NEW YORK (AP) — Prosecutors are asking a Manhattan judge to sentence a San Francisco man who created the online drug-peddling site Silk Road to decades in prison, while the defendant is asking to be freed soon enough to show he's a changed man.
Ross William Ulbricht, 31, is set to be sentenced Friday following his February conviction in federal court.
In a letter to U.S. District Judge Katherine Forrest, Ulbricht said he regrets what he calls a "very naive and costly idea."
He said he ruined his life and destroyed his future by what he now calls his "terrible mistake," and he promised to no longer be the "rebellious risk taker" he was if he is given less than the life sentence recommended by the Probation Department.
"Please leave a small light at the end of the tunnel, an excuse to stay healthy, an excuse to dream of better days ahead, and a chance to redeem myself in the free world before I meet my maker," he wrote.
Prosecutors, though, asked for a sentence substantially longer than the 20-year mandatory minimum, saying Ulbricht "developed a blueprint for a new way to use the Internet to undermine the law and facilitate criminal transactions" before he was nabbed in a San Francisco library in 2013, two years after launching Silk Road.
He was convicted of seven drug and conspiracy counts by a jury that deliberated only three hours.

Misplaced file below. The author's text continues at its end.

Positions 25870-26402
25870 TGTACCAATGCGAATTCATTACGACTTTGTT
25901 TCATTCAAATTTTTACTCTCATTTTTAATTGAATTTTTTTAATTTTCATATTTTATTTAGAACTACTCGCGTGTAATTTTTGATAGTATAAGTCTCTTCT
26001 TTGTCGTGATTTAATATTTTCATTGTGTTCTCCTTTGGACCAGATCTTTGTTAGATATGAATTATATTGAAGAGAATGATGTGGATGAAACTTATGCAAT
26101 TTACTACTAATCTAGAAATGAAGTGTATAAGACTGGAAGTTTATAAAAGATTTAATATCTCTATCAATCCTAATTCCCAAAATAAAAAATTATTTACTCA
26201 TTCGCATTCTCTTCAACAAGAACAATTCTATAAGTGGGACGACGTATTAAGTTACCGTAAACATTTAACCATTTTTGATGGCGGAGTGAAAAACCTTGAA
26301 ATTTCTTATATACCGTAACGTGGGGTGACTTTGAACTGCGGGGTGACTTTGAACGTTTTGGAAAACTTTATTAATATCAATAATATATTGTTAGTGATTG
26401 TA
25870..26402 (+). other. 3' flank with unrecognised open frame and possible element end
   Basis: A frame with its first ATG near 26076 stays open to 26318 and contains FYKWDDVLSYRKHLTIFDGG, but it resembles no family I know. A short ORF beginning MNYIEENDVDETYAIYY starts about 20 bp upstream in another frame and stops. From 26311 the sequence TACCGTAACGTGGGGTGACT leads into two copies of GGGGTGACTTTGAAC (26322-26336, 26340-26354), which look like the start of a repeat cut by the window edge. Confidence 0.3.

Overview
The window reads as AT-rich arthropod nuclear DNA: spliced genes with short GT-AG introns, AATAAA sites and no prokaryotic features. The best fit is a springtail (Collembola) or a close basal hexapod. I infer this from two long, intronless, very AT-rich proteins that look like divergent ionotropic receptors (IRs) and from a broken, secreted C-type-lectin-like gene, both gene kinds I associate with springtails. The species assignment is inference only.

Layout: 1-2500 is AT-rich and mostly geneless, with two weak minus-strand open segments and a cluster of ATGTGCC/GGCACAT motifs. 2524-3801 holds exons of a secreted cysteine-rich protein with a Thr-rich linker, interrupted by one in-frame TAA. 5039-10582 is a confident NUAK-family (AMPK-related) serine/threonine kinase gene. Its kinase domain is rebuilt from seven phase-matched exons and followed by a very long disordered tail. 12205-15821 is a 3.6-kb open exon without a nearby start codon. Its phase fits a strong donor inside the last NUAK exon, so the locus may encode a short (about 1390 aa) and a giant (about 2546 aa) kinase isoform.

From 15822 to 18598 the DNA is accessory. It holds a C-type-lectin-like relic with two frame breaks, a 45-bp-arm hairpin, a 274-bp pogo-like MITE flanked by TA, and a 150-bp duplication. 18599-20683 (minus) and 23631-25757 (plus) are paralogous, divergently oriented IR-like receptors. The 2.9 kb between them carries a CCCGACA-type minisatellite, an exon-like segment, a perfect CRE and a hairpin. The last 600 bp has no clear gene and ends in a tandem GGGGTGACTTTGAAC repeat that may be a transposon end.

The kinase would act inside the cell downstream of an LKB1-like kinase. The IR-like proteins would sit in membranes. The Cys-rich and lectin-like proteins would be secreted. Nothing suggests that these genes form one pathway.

Prosecutors said Ulbricht collected over $18 million in bitcoin commissions operating a website with thousands of listings under categories like "Cannabis," ''Psychedelics" and "Stimulants." They said he brokered more than 1 million drug deals worth $213 million.
To support a lengthy sentence, prosecutors said in a legal brief that Ulbricht's massive narcotics-trafficking enterprise had resulted in at least six drug-related deaths, including a 27-year-old Microsoft employee and a 16-year-old boy in Perth, Australia. They also said he solicited multiple murders for hire in attempts to eliminate perceived threats, though authorities found no evidence anyone was killed.
"The site enabled thousands of drug dealers to expand their markets from the sidewalk to cyberspace, and thereby reach countless customers whom they never could have found on the street. The consequence was to vastly expand access to illegal drugs," prosecutors said.